at the front of the rig, but the coax
is always in the way. It would be
much better to place it at the rear
of the rig.
(I). Although the instructions
don’t say to do so, I placed a two
amp fuse on the positive power
line. This is especially important if
you plan to power your rig with a
The BITX40 isn’t difficult to
operate; it’s similar to most other
QRP rigs. However, if you’re not
accustomed to using the BITX40
VFO, then be aware that it might
take some getting used to.
When the tuner reaches its
upper or lower kHz limit, the VFO
begins to increment automatically
at 10 kHz steps. I found this to be
quite disconcerting at first. After I
became familiar with the way it
works, I didn’t have as much of a
problem with it. Just be aware that
the automatically incrementing tuner can be pretty
annoying when you first begin using it.
This feature of the VFO has generated a great deal of
discussion on nets and user groups — both pro and con —
so I expect to see a fix for it very soon.
Remember, the BITX40 is a low power transceiver
which means that the operator will usually have to work a
little harder and perhaps a little smarter for contacts that
might be easier to make with more powerful equipment.
Making contacts with low power is the challenge of
working QRP, and it’s also what makes it fun.
Since I first went on the air with my BITX40, I’ve made
contacts up and down the US west coast and I even made
one contact that was 800 miles away in Vancouver, BC —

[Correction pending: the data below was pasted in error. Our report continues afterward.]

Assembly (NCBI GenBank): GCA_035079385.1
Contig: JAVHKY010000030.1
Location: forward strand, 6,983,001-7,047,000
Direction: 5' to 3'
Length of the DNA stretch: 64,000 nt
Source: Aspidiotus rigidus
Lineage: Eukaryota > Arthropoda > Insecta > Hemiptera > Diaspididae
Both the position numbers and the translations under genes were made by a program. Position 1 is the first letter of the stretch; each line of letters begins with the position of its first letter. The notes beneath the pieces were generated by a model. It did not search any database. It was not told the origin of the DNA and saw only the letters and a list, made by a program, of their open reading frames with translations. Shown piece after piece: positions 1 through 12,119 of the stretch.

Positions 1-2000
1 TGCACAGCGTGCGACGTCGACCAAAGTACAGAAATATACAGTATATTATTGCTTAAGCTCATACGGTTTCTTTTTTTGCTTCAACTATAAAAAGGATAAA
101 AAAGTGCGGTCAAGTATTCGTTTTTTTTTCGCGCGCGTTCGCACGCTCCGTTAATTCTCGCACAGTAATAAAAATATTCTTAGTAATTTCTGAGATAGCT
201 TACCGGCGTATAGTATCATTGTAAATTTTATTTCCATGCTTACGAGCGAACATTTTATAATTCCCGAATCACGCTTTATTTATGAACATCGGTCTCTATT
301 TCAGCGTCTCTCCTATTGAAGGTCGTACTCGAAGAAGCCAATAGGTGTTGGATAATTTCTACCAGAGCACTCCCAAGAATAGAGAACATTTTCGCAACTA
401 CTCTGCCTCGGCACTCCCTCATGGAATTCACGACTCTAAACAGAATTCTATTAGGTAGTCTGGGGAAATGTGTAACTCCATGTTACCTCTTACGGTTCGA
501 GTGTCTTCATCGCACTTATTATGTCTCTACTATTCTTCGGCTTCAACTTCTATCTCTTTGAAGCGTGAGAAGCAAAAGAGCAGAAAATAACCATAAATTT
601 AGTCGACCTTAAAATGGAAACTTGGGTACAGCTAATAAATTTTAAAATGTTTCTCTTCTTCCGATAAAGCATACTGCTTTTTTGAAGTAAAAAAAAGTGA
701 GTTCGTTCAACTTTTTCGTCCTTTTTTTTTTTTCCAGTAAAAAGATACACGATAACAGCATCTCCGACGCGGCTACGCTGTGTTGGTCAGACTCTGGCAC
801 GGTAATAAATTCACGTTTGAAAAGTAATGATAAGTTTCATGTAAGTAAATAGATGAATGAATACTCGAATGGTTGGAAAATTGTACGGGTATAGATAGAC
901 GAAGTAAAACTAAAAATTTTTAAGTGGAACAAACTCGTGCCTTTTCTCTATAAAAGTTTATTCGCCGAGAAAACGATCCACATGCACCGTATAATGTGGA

all on seven watts of power.
My technique is simply to mention that I’m calling CQ
from a QRP station. The thinking here is that when other
operators hear I’m calling with low power, they might
make just a little more effort to contact me, whereas if
they think I’m just another weak station, they might take a
pass on my signal.
My usual CQ call goes something like this:
CQ, CQ, CQ this is QRP station (call sign) calling CQ,
CQ, CQ and standing by for a call.
I will repeat this three or four times while waiting for a
I ordered my first BITX40 after hearing my QRP
friends talking about how much they enjoyed their rigs.
Being an inveterate tinkerer, I found it hard to say no to a
radio that is not only an effective transceiver but is one
whose designer encourages modifications and
The BITX40 brings to amateur radio the kind of
experience I’d envisioned having when I first entered the
ham radio hobby. Don’t get me wrong! I love my Icoms
One of my amps will put out a thousand watts of
power, and I’ve had a ball using it to work the world.
These are great pieces of equipment, but they’re also very
complex and expensive. Even the most intrepid tinkerer
will pull up short when it comes to experimenting with a
transceiver which represents hundreds and perhaps even
thousands of dollars’ worth of investment.
The BITX40 is different. It’s inexpensive and it’s built
for tinkering. Farhan wants us to experiment with the
BITX40, dig into it, modify it, learn how it works, and —
most of all — have fun with it. He’s made sure that all the
documentation and source code are available.
As a result, websites and user groups are springing up
all over the Internet, and are dedicated to advancing and
explaining the BITX40 radio. It’s exciting to be part of the
Farhan himself is excited. He’s been all over the Web,
hanging out with QRP groups, sharing information, and
talking with his fellow radio operators about their BITX40
experiences. His enthusiasm is infectious.
Listening to him talk about the BITX40, I’m reminded
of Woz in the early days of computers. With the BITX40
transceiver, Ashhar Farhan has made amateur radio more
fun and exciting for all of us. NV
I removed the bubble wrap, but this is the way the
BITX40 looks just after the box is opened.
Mic made from
November 2017 39